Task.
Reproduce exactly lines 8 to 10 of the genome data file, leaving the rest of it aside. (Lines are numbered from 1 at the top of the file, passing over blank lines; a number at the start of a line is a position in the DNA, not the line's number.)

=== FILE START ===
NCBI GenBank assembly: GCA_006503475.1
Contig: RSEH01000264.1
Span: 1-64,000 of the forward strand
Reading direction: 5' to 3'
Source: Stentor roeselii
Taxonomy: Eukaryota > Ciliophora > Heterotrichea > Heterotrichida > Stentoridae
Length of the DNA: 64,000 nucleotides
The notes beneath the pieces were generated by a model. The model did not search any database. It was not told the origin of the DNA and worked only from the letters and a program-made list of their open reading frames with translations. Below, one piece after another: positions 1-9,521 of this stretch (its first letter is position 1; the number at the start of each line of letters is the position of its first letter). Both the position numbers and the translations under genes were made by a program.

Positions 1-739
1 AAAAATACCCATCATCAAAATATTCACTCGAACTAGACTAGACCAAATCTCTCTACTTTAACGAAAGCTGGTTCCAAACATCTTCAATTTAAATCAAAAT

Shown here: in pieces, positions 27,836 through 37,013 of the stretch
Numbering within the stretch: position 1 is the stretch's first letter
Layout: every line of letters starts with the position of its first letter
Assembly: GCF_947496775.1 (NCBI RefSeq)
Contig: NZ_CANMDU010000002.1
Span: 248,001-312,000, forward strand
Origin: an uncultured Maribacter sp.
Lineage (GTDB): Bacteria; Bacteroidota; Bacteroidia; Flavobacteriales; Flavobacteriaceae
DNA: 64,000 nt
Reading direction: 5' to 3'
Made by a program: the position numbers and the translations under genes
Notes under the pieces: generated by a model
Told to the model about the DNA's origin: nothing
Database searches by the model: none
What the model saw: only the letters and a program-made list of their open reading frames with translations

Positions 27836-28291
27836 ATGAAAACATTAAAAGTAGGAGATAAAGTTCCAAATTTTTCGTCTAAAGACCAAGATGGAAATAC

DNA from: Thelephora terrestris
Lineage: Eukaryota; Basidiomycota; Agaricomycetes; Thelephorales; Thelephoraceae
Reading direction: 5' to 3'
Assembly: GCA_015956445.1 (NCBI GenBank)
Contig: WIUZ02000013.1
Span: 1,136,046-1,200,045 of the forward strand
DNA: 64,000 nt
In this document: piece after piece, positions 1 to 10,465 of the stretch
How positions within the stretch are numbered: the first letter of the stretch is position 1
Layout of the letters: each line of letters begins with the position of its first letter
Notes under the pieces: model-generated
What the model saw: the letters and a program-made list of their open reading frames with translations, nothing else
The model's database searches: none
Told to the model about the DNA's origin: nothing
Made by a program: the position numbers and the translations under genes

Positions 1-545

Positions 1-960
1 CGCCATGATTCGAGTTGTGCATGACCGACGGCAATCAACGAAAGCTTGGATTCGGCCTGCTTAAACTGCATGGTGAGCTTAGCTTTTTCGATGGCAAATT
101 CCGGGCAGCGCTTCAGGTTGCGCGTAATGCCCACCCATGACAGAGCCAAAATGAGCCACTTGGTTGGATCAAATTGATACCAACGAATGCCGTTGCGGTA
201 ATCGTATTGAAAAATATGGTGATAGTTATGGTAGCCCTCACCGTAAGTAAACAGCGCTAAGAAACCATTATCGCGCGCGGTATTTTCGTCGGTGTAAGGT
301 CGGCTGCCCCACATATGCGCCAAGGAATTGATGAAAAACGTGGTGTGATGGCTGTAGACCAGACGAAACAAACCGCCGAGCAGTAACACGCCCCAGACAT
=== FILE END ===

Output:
The notes beneath the pieces were generated by a model. The model did not search any database. It was not told the origin of the DNA and worked only from the letters and a program-made list of their open reading frames with translations. Below, one piece after another: positions 1-9,521 of this stretch (its first letter is position 1; the number at the start of each line of letters is the position of its first letter). Both the position numbers and the translations under genes were made by a program.

Positions 1-739
1 AAAAATACCCATCATCAAAATATTCACTCGAACTAGACTAGACCAAATCTCTCTACTTTAACGAAAGCTGGTTCCAAACATCTTCAATTTAAATCAAAAT